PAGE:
The Politics of Biking

In large cities it isn’t uncommon to see people of all types riding bicycles.

Young, old, and in between, all powering two wheels with their legs.

Yet, not all cities are bike friendly and there are common misconceptions about people who ride bicycles.

In Europe, bicycles rule the road. In Copenhagen and Amsterdam most of the residents ride bicycles instead of drive cars. There are even bicycle parking decks in town.

That is a sharp contrast to American cities. With the exception of Portland and some large cities like San Francisco, most cities have marginal accommodations for bicycles and cars rule the road.

Bicyclists have to navigate between cars or on sidewalks because of the absence of bicycle lanes.

In the town I reside there has been an investment in making the town more pedestrian and bike friendly.

Investing in bicycle lanes, walkways, and sidewalks require towns to have the budget as well as expressed need for them from town residents.

If it is perceived that people don’t ride bicycles, then there will be no bicycle lanes.

When you think of bicycle riders, maybe Lance Armstrong comes to mind, or maybe you think a college kid biking to and from class.

Yet there are many different types of riders.

People who ride for leisure, people who ride to school or work, and people who ride for competition.

As with everything, there is politics attached to biking.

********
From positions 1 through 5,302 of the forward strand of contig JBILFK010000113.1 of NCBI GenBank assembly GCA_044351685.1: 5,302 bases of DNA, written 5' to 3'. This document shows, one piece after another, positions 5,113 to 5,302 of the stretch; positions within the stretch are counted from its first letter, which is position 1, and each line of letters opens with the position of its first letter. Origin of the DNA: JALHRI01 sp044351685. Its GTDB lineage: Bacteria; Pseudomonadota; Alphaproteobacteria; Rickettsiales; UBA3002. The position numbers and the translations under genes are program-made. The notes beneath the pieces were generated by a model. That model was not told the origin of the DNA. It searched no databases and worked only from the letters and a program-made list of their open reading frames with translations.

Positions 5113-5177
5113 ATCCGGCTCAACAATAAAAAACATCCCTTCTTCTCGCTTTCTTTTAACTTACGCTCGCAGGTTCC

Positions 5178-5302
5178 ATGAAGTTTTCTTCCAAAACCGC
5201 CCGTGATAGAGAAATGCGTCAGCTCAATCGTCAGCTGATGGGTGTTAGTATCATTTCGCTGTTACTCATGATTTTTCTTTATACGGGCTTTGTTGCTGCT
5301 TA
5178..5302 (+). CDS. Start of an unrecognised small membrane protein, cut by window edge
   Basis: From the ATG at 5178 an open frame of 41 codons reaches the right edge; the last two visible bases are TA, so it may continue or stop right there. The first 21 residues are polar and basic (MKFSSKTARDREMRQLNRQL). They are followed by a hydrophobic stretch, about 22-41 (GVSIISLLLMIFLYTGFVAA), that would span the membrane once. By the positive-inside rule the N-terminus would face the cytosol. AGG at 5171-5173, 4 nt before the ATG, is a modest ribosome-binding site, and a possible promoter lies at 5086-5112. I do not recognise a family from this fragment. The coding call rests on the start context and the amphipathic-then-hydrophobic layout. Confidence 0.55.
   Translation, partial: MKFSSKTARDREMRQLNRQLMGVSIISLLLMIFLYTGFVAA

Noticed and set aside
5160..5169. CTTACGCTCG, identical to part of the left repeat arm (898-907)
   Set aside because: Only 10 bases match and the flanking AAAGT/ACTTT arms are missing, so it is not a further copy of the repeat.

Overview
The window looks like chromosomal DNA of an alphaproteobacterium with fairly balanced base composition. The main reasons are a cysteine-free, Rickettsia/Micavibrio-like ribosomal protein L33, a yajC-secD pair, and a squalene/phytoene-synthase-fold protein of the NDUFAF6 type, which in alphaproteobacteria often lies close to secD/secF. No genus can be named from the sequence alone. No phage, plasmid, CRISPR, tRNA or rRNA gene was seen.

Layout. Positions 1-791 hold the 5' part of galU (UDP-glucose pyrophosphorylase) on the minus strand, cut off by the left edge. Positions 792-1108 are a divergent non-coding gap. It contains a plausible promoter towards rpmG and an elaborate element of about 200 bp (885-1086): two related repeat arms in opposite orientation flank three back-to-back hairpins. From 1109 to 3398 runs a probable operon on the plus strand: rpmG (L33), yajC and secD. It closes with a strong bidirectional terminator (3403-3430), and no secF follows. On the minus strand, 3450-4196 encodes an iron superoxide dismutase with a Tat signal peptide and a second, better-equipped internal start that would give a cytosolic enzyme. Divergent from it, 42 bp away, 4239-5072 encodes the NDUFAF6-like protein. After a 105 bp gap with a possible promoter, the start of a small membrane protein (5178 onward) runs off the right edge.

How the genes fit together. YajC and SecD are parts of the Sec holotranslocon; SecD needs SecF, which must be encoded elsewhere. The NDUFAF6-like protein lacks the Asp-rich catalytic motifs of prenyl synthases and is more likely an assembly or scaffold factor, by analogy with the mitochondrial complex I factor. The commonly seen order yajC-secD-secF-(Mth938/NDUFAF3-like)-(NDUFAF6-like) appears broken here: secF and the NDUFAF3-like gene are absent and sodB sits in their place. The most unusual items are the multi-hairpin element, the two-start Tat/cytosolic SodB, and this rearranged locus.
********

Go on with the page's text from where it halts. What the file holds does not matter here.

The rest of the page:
Income is a major factor in the ability to have a bike as well as reasons to ride one.

Higher income individuals buy top of the line bikes, some of which cost upwards of $5,000. Many of these individuals ride for competition. They compete in triathlons such as the Iron Man.

Bikes in this price range usually come from bike shops. I’ve been in these shops and they usually carry bikes with prices ranging from $300~ to $5,000~.

People who don’t have their entire rent check to drop on a bike, usually frequent Wal-Mart ¬†or Target’s bike selection. Some even hunt on Craigslist or go dumpster diving.

This is where the disparity comes in. People who can’t afford thousand dollar bikes get what they can afford.

These folks ride bikes for leisure or transportation.

In America’s culture, everything is about status. In bicycle culture, the same logic is applied.

If the bike didn’t come from a bike shop, it is thought to be just a pile of crap.

Unfortunately this logic seems to exclude lower-income individuals from “bike culture”. It conveys the stereotype that only rich people ride bikes.

In reality, everyone rides, just for different reasons. Where you buy your bicycle from shouldn’t matter.

In a car dominated town, riding a bike may seem like an oddity. Why ride a bike when you can drive a car? Well some people don’t have a car. Some people use bikes as a means of transportation.

Here is another matter of contention among bike culture.

People who ride bicycles for transportation are thought of as poor or mainly college students. When in reality, especially in bike friendly cities, many people use bikes as a means of transportation.

Bicycle culture in America has grown, but could use some more help. Including low-income communities, women, people of color, and others not often associated with bicycling will expand bicycling to a larger audience and make it more popular in all cities.








2 thoughts on “The Politics of Biking

  1. So many great points here! Love this post! I drive a car as a means of transportation where I live now, but have every intention in changing that habit when I move to Seattle in a year!


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